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Rumor Has It -- Sensationalism in Financial Media

Rumor Has It -- Sensationalism in Financial Media

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Published by Anthony DeRosa
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Published by: Anthony DeRosa on Mar 19, 2014
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Rumor Has It: Sensationalism in Financial Media
Kenneth R. Ahern
University of Southern California
Denis Sosyura
University of Michigan
Abstract
The media has an incentive to publish sensational news. We study how this incentiveaffects the accuracy of media coverage in the context of merger rumors. Using a noveldataset, we find that accuracy is predicted by a journalist’s experience, specialized edu-cation, and industry expertise. Conversely, less accurate stories use ambiguous languageand feature well-known firms with broad readership appeal. Investors do not fully ac-count for the predictive power of these characteristics, leading to an initial target priceoverreaction and a subsequent reversal, consistent with limited attention. Overall, weprovide novel evidence on the determinants of media accuracy and its effect on assetprices. (
JEL
 G14, G34, L82)
We thank Zhi Da, Harry DeAngelo, David Hirshleifer, Tim Loughran, Jo¨el Peress, David Solomon,Paul Tetlock, Karin Thorburn, and seminar participants at Alberta School of Business, 2013 Eco-nomics of Strategy Workshop at NYU, 2013 Southern California Finance Conference, 2013 Univer-sity of British Columbia Summer Finance Conference, 2013 University of Miami Behavioral FinanceConference, and University of Southern California for comments. Ahern: University of Southern Cal-ifornia, Marshall School of Business, 3670 Trousdale Parkway, Los Angeles, CA 90089 (email: ken-neth.ahern@marshall.usc.edu); Sosyura: University of Michigan, Ross School of Business, 701 TappanStreet, Ann Arbor, MI 48109 (dsosyura@umich.edu).
 
Rumor Has It: Sensationalism in Financial Media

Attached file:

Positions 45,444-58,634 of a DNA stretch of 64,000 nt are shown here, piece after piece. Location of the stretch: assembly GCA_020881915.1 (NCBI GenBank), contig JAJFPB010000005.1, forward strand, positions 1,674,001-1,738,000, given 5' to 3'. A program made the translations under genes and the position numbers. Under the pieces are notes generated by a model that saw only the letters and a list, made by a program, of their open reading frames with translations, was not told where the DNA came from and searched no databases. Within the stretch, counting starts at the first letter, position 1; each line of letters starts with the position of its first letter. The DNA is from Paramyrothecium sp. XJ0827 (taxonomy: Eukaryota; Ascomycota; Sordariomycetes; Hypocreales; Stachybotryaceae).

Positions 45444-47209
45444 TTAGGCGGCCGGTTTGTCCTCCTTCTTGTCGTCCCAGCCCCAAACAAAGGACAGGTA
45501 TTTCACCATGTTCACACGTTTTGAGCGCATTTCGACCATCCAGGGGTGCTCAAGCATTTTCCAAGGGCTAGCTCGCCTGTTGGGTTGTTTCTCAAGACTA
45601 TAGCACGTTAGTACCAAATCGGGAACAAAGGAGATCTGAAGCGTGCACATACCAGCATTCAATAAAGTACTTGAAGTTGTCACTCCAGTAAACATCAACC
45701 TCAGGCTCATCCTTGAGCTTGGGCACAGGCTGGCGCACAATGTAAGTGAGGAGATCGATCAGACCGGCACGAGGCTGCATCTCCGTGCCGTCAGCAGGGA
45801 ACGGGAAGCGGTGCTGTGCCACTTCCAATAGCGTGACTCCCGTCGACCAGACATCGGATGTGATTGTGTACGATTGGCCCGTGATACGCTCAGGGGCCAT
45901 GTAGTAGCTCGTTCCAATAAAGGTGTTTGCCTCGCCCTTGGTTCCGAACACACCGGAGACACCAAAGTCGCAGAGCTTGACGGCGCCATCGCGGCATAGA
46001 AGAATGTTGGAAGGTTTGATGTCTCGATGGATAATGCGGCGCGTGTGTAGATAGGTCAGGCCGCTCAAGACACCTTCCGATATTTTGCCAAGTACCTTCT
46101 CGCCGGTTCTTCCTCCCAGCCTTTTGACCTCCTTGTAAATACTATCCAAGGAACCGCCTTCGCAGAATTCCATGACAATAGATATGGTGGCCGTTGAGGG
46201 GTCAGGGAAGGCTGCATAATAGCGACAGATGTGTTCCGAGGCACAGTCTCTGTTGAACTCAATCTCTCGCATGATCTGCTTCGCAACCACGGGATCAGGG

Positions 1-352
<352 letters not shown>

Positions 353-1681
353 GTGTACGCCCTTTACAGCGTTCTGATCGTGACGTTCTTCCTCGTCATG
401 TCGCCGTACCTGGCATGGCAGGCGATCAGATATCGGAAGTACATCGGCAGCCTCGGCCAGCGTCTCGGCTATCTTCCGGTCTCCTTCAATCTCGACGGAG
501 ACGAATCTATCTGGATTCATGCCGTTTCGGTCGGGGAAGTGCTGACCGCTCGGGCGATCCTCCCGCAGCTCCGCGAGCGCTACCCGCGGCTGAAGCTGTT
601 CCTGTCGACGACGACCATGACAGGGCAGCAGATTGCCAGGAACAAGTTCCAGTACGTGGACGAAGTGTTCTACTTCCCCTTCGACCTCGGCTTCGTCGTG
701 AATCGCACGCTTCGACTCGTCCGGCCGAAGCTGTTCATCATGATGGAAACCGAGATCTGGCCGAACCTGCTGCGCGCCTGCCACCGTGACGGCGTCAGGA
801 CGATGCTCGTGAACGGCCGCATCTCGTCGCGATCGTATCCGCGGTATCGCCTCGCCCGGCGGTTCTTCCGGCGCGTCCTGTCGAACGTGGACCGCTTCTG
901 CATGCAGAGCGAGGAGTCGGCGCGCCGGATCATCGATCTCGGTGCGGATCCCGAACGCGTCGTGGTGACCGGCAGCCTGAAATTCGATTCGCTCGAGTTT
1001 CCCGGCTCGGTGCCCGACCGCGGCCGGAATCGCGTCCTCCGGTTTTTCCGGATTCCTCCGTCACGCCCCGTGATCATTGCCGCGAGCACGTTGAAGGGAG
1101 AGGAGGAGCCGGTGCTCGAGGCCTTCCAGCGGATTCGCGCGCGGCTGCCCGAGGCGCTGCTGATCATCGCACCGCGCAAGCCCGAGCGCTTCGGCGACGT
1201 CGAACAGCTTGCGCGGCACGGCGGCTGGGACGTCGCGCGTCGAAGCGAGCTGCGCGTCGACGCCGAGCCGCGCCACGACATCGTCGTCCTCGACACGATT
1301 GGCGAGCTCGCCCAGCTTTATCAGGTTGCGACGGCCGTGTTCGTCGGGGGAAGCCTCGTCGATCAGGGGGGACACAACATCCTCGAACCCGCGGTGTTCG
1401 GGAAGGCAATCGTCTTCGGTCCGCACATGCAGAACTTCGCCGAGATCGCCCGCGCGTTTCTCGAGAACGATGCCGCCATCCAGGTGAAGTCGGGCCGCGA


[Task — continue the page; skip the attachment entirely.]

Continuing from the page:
Abstract
The media has an incentive to publish sensational news. We study how this incentiveaffects the accuracy of media coverage in the context of merger rumors. Using a noveldataset, we find that accuracy is predicted by a journalist’s experience, specialized edu-cation, and industry expertise. Conversely, less accurate stories use ambiguous languageand feature well-known firms with broad readership appeal. Investors do not fully ac-count for the predictive power of these characteristics, leading to an initial target priceoverreaction and a subsequent reversal, consistent with limited attention. Overall, weprovide novel evidence on the determinants of media accuracy and its effect on assetprices. (
JEL
 G14, G34, L82)
 
RUMOR HAS IT 1
The business press plays a key role in capital markets as a distributor of information(Tetlock, 2010; Engelberg and Parsons, 2011; Peress, 2013). This role is not passive, how- ever, as business newspapers actively compete for readership. To win readers’ attention,newspapers have an incentive to publish sensational stories, namely attention-grabbing,speculative news with broad readership appeal. Understanding this incentive is impor-tant. Media coverage that is skewed towards speculative stories, possibly at the expenseof accuracy, could distort investors’ beliefs and impact asset prices. While prior researchshows that the incidence of media coverage influences financial markets, there is relativelylittle evidence on its accuracy.In this paper, we study accuracy in the business press in the context of merger rumors.These stories attract a broad audience because mergers have a dramatic impact on awide range of corporate stakeholders. For employees, customers, and rivals, mergers leadto layoffs, discontinued products, and increased competition, in addition to the 15–20%abnormal return realized by target investors. At the same time, merger rumors provide aconvenient setting to study accuracy in the press because we can observe
 ex post 
 whethera rumor comes true.To illustrate the trade-off between readership appeal and accuracy, consider an articlethat appeared on the front page of the
 Seattle Times 
 on September 2, 1993, entitled,“Could GE Buy Boeing? It’s Speculation Now, But Not Entirely Far-Fetched.” Thearticle states,
A scenario by which fiercely independent Boeing succumbs to an oppor-tunistic corporate raider has been quietly percolating in certain corners of Wall Street for the past year...GE’s ambitious Chairman Jack Welch, 57,has been taking steps to position GE to make a major acquisition...Althoughhe hasn’t said so explicitly, Welch appears to covet Boeing.
A letter to the editor that was published a few days later provides insight into how thisarticle was received by readers. The letter states,

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